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Cell Receptors: The Bodyguards to Health

On each cell in the body, there are numerous receptors.  A receptor is a molecule found on the surface of a cell that receives chemical signals from outside the cell. When external substances bind to a receptor, they direct the cell to do something, such as allow specific substances to enter or exit the cell.  These  substances can be neurotransmitters, hormones, pharmaceutical drugs, or toxins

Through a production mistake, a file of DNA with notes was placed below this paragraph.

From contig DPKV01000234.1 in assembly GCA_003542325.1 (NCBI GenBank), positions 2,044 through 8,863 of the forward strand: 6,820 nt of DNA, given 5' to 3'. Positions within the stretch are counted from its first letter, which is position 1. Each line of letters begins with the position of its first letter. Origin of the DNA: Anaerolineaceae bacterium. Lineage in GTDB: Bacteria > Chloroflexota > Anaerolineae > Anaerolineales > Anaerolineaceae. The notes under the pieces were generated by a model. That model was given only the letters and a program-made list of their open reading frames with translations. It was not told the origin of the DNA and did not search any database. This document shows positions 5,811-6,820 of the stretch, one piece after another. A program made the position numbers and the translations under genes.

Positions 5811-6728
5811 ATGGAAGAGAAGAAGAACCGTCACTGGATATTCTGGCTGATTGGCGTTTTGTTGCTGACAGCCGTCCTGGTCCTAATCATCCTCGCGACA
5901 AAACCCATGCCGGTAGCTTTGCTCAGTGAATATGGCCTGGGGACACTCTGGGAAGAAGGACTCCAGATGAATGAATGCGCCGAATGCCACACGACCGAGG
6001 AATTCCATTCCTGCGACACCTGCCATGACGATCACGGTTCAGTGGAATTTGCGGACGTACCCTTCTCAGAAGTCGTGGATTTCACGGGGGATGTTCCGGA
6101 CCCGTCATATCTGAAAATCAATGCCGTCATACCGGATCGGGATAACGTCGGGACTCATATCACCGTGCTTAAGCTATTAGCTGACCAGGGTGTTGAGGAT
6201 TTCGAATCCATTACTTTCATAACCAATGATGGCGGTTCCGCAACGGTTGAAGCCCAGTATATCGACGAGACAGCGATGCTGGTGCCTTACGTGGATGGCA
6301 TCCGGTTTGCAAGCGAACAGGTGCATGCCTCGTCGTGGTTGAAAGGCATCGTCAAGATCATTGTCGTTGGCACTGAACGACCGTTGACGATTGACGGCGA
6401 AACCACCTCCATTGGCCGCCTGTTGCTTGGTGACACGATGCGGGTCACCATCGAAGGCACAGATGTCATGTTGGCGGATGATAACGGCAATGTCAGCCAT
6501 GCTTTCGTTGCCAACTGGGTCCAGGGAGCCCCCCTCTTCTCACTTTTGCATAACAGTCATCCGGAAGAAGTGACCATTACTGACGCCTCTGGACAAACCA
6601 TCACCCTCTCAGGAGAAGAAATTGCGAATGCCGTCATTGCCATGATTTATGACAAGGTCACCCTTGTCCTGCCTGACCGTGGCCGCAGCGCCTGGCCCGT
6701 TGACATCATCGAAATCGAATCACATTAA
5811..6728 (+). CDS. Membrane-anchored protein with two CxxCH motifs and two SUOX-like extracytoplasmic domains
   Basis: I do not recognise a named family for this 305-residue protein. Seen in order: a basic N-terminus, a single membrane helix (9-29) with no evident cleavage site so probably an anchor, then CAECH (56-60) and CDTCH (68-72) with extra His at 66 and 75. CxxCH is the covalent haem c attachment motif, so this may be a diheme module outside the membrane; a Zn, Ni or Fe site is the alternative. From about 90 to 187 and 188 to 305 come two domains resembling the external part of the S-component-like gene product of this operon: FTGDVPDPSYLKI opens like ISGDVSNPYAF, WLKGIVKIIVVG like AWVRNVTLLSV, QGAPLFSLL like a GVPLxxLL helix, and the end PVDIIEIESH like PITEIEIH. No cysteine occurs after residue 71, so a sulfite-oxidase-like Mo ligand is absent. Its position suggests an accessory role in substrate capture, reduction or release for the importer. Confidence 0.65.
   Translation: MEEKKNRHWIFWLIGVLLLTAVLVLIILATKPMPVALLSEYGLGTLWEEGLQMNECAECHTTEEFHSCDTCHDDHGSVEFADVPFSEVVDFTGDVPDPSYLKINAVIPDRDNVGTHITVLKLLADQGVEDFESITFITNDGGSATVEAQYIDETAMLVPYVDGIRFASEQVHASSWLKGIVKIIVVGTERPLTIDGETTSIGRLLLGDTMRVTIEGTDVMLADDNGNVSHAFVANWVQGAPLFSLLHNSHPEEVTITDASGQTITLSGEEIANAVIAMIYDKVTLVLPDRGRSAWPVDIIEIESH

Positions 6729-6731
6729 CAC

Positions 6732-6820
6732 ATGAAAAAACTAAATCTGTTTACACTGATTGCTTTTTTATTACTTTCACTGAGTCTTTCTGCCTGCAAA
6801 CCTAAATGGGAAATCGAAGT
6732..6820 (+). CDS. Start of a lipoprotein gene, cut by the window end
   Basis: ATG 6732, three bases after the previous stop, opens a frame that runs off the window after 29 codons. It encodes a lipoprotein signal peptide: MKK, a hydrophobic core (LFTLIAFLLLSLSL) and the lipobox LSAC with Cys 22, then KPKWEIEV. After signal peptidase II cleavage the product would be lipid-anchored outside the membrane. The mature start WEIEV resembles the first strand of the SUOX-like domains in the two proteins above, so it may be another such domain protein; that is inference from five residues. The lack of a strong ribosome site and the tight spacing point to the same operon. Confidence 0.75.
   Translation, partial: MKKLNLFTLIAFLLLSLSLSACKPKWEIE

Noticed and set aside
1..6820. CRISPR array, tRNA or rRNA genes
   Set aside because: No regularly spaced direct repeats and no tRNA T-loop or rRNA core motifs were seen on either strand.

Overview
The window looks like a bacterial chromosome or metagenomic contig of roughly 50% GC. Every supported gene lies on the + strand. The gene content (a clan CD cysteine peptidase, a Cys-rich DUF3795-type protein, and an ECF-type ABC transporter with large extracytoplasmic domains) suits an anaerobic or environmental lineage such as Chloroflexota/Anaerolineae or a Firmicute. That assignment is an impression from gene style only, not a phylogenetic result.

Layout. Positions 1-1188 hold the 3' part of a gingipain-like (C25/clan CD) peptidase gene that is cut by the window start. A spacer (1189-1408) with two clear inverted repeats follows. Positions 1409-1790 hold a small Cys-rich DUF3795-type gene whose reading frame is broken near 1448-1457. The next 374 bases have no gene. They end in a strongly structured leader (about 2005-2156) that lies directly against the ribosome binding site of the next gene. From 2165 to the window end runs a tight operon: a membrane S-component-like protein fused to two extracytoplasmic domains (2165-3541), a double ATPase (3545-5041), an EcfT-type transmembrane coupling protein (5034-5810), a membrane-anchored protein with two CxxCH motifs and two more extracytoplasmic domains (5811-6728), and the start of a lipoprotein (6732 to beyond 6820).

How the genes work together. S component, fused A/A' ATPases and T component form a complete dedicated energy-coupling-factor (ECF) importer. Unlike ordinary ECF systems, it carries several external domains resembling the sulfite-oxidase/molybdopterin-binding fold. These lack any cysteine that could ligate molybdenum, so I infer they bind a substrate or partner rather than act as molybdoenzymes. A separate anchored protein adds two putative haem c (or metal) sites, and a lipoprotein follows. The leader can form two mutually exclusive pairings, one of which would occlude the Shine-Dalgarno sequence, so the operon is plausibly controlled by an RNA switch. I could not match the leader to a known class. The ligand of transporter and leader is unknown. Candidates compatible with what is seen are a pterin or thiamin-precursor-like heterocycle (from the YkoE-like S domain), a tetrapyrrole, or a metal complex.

Numerous receptor types are found on a typical cell. Each type is linked to a specific biochemical pathway, and binds only to certain shapes, similarly to how locks require specifically shaped keys to open.

Some foods (like wheat), toxins, and other chemicals (like estrogen in plastics) mimic natural substances in the body and “gum up” the receptor sites; meaning, they get to the site before the natural substance does, and then, the cell cannot use it to do what it needs to do.  And, now, the natural substances cannot get to the cell, because the toxin is blocking that receptor site.  Learn how to clean off your receptor sites below.